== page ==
Colonel Asa Holman Waters II (1808-1887) was a wealthy and well-educated
resident of Millbury, Massachusetts, a mill town near Worcester with a
population of 3,000 in the 1850’s. Holman was graduated from Yale in 1829 and
earned his law degree from Harvard. His considerable family wealth came from
manufacturing guns, including the 1836 Army Flintlock Pistol made by Waters and
Johnson from 1836 to 1844 (source: www.gunandswordcollector.com/Templates/articles/
10_asa_waters.html). The mansion he built in 1832 still stands as a historical site.
Waters received his postmaster’s appointment from Andrew Jackson on January 18,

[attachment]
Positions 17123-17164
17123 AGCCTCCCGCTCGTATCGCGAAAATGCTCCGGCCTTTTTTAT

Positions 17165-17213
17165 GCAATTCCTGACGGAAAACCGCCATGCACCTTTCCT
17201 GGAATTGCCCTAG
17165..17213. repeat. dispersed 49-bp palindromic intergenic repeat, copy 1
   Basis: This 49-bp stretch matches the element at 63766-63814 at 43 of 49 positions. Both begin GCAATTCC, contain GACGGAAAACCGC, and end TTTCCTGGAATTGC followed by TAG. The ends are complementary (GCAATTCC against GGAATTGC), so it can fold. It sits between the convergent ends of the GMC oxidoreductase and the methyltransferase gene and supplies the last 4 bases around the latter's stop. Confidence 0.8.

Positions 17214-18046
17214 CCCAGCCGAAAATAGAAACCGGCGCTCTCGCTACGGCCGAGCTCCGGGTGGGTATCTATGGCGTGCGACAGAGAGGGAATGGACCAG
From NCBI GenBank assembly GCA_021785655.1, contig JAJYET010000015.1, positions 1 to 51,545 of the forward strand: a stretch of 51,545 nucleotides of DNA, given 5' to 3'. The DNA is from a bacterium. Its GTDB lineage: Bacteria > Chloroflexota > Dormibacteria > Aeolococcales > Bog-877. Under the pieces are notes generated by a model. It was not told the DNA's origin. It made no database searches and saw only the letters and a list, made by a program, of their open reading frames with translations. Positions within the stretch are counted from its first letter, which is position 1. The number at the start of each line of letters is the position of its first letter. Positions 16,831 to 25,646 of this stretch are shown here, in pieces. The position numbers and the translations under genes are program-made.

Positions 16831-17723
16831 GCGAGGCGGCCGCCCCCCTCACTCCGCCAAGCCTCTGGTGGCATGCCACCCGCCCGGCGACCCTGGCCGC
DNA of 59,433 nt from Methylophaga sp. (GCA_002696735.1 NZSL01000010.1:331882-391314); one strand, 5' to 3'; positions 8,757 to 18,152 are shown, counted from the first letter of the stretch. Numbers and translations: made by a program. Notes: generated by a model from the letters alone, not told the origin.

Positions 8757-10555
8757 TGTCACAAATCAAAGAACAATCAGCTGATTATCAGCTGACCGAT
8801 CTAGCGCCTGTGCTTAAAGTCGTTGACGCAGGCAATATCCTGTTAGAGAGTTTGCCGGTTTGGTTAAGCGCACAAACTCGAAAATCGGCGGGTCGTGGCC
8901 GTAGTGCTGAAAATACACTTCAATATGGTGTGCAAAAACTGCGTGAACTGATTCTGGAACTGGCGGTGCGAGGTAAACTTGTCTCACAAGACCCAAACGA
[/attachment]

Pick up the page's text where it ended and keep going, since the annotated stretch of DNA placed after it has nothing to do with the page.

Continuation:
1836, and he served as nominal postmaster through the administrations of
Jackson, Van Buren, Harrison, Tyler and Polk. Most of the functions of
postmaster were performed by Waters’ deputy, Henry Waterman, a local jeweler,
who was directly responsible for issuing the adhesive provisional stamp in 1846.
Waterman succeeded Colonel Waters as postmaster on November 10, 1848.
The distinctive Millbury provisional stamp is one of two postmasters’ 1845-47
issues with portraits, both of which depict George Washington (the other is the
New York City adhesive). The Millbury was printed by typography from a single
woodcut die. The cartoon-like portrait is a three-quarter portrait of
Washington, with the words “Post Office” above and “Paid 5 Cts.” below, but the
post office name is entirely absent. All known examples are printed in black on
a bluish white paper. The town postmark used on mail spells the name “Milbury”
with one L, but the official spelling is with two L’s.